1709 Blog: for all the copyright community

Thursday, 15 March 2012

Code Wars reviewed

Code Wars: 10 years of P2P Software Litigation, by Rebecca Giblin, is reviewed here for the 12709 Blog by Stavroula Karapapa, Lecturer in Law at Brunel University.  This is what she has to say:
"Over the past ten years or so, P2P file-sharing represents one of the main challenges to copyright law and an area which has attracted intense scholarly attention. Rebecca Giblin's book represents a significant addition to this growing body of literature by providing a legal and technological account of the first decade of P2P legal discourse. The book takes off from the proposition that despite the attempts to combat file-sharing via litigation and legislation, and in spite of the legal successes from the right-holders’ front, the phenomenon of file-sharing persists. 
What clearly emerges from Giblin’s account of the so-called “Code Wars” is a rigorous insight of the inefficiencies of the current copyright norms in dealing with file-sharing technologies. Giblin identifies three such inefficiencies. First, technology progresses with its own logic and shapes its own law, which in Giblin’s words is an “anti-regulatory code”. Secondly, the software industry follows its own rules: most file-sharing software development lacks a profit motivation and, in this light, the principles that govern the hardcopy world cannot fully apply in the online context. Finally, the mentality of “sharing” is very widespread amongst file-sharing software innovators, who do not wish to enhance security against copying of their software.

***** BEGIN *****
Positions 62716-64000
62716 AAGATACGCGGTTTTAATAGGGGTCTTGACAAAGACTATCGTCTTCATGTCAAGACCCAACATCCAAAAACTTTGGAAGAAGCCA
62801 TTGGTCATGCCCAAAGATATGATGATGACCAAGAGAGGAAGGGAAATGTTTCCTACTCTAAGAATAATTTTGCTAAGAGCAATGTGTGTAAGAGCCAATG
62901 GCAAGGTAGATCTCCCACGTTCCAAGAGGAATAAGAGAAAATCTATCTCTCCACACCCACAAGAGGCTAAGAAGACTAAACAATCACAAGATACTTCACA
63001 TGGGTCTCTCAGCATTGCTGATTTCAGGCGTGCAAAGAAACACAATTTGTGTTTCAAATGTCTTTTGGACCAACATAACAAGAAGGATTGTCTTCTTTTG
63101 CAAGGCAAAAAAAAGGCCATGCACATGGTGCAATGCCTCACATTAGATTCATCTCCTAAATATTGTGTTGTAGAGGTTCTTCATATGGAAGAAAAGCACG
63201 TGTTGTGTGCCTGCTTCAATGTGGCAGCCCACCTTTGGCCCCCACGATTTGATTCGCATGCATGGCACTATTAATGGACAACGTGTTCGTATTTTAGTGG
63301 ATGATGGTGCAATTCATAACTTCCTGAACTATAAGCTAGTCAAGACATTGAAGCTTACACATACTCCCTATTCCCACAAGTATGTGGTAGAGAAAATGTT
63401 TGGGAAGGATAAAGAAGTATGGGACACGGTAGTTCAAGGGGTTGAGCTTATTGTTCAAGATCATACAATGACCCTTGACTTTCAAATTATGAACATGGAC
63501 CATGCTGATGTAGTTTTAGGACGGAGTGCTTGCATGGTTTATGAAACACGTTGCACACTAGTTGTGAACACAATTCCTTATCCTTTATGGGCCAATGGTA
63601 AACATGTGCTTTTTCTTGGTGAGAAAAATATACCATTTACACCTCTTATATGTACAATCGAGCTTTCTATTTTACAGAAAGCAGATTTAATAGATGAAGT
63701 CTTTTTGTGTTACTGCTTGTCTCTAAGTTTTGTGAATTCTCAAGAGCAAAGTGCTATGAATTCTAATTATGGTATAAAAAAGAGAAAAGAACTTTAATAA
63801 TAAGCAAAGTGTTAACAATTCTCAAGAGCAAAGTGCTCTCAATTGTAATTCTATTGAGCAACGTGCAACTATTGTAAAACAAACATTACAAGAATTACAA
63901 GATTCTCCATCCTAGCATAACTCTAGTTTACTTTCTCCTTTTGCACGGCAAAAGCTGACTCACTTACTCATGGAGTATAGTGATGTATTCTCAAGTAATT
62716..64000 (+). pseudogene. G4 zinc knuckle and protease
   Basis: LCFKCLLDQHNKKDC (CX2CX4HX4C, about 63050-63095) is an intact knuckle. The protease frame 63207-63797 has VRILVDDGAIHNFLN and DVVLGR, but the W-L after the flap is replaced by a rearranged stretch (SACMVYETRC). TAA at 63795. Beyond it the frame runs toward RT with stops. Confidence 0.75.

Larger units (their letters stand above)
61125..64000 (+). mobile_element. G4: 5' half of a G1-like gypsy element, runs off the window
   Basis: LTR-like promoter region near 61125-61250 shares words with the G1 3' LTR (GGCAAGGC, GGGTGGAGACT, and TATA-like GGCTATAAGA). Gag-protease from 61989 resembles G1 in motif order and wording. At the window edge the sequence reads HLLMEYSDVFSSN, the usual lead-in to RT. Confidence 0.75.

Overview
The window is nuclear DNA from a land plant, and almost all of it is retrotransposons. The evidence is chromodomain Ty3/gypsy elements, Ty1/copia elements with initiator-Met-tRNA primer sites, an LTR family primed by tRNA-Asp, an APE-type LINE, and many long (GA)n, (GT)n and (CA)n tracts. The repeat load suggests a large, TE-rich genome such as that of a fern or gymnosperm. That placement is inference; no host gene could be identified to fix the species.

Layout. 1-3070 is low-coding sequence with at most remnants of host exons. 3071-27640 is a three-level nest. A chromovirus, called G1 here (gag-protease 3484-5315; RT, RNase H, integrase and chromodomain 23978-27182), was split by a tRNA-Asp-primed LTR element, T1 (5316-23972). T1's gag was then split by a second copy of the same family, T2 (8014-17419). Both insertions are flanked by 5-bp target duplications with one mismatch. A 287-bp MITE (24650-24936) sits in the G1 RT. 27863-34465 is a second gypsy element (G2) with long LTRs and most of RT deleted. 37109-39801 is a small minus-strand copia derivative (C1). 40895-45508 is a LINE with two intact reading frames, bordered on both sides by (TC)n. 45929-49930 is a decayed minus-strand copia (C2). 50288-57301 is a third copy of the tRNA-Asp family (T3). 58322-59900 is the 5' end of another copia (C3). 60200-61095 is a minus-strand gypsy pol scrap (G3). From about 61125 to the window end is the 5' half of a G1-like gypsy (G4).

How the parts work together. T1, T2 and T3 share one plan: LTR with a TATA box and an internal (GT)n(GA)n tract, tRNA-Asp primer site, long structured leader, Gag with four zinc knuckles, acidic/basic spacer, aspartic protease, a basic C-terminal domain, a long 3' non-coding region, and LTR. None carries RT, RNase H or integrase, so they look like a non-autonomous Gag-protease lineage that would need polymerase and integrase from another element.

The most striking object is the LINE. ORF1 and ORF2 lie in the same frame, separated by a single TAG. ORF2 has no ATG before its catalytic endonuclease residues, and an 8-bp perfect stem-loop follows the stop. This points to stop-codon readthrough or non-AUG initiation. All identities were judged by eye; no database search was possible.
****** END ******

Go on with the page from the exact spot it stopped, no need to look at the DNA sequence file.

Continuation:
Based on her convincing diagnosis of the fundamental differences between the hardcopy and online worlds, Giblin puts aside the so-called “physical work assumptions” and lays down clear insights on possible ways of improving laws dealing with the liability of P2P software providers. Building upon the proposals set forth by Peter Menell and David Nimmer, Giblin's principal suggestion is to extend the tort law standard of “reasonable alternative design” to cases of P2P liability and, in the final chapter of her book, she actually develops a test that could apply to such cases. Promising, yet feasible, the application of this test in file-sharing cases could show the way forward".
Full details of this book can be found on its web page here.

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